The second edited volume devoted to Polybios in 2013,1 Polybios und seine Historien promises to offer more than just a haphazard selection of contributions to our understanding of this author. As the editors state in their brief introduction (pp. 7-11), the aim of this collection is to study Polybios’ work in the context of more recent scholarship of the Hellenistic world that is focused on documentary sources, the idea being to more appropriately situate The Histories according to the broad themes that currently define Hellenistic research, such as economic, religious, and diplomatic history. Grieb and Koehn do not claim to be comprehensive—social and cultural history, while important, are not touched upon significantly in any of the articles—and beg off treating the oft-examined topic, “Polybios and Rome.” The historian’s background is, in their minds, firmly situated in the Greek East.
Unfortunately, this useful and exciting overarching goal does not seem to have been sufficiently communicated to the majority of the contributors, despite being the principle as well for the 2010 conference in which this volume originated. Of the 15 articles in the collection, a generous estimate counts six that fit the editors’ description of what the book purposes to do. The remaining nine pieces either offer interesting but literary-focused studies (usually) relevant to Polybios’ work, or contain musings on aspects of his work whose originality is difficult to detect. The result is, of course, only disappointing if one takes the introduction at its word; there is much in most pieces to enlighten and to provoke further discussion.
Of those who attempted to consider Polybios in light of Hellenistic documentary sources, the editors are unsurprisingly among the successful. Koehn (pp. 159-181) considers the extent to which the historian’s style was influenced by that of contemporary official documents, as represented in inscriptions and papyri, and concludes that, despite some influence, historiography and epigraphy evince distinct stylistic developments. He concludes with a fascinating demonstration of this minor influence: Polybios’ use of stelê in connection with the Achaean League mirrors the technical sense of the term in the league’s official language to refer to the inclusion of new members.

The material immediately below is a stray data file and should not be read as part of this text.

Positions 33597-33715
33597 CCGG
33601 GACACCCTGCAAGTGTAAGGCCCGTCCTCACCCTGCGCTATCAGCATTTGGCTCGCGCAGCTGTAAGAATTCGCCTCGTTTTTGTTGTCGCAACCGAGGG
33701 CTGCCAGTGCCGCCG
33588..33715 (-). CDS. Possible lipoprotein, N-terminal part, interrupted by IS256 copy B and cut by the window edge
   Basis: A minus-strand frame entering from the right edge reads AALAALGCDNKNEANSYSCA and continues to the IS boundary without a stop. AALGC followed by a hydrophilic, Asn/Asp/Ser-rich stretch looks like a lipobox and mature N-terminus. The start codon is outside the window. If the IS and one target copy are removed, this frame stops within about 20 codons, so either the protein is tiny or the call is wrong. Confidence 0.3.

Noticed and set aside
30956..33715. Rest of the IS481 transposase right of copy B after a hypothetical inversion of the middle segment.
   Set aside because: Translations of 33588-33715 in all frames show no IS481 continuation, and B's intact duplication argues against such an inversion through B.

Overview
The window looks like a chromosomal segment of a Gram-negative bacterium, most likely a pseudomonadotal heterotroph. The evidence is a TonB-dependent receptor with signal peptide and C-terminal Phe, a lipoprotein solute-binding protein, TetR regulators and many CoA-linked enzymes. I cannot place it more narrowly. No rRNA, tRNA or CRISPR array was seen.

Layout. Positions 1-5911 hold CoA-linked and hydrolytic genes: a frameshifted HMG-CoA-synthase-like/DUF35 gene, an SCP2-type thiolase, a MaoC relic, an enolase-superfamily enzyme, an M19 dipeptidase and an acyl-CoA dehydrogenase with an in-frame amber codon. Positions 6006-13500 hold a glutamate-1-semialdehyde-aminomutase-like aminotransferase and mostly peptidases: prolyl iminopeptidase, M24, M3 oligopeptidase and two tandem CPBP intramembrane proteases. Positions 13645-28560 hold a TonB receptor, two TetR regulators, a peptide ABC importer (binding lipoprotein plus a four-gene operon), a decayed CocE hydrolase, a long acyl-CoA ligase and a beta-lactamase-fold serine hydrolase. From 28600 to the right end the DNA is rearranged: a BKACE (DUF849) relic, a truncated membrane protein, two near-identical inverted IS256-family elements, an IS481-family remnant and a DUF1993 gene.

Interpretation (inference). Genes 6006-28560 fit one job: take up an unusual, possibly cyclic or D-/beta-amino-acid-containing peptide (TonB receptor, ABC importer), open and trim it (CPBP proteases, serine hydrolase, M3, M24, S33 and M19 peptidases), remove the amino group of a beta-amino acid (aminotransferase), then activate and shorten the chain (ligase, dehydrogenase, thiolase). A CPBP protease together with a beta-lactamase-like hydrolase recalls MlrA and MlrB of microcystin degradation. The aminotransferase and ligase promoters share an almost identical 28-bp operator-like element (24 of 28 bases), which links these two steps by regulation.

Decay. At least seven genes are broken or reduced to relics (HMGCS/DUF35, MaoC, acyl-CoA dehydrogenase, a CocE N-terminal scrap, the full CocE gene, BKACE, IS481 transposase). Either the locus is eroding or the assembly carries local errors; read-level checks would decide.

Grieb (pp. 183-218) builds on his earlier reading of Polybios’ views on democracy from his 2008 monograph on (four cases of) Hellenistische Demokratie. Polybios’ aristocratic ideology leads to a tendentious and negative representation of democratic states, which are contrasted with the “true democracy” of states like the Achaean League, defined according to Grieb by its approximation to Rome with its more powerful elite. While the positive aspect of Grieb’s argument is convincing, I found certain assumptions (e.g., that we can measure Polybios’ accuracy against “die historischen Realität” represented on officially inscribed documents), textual readings (most of his examples of negative assessments of democracies in Polybios criticize the decisions of the elite or blame ochlocratic measures), and lacunae (Grieb neglects most of the work on Hellenistic democracy published in the last decade other than his own and that of Carlsson) problematic for the first part of his thesis.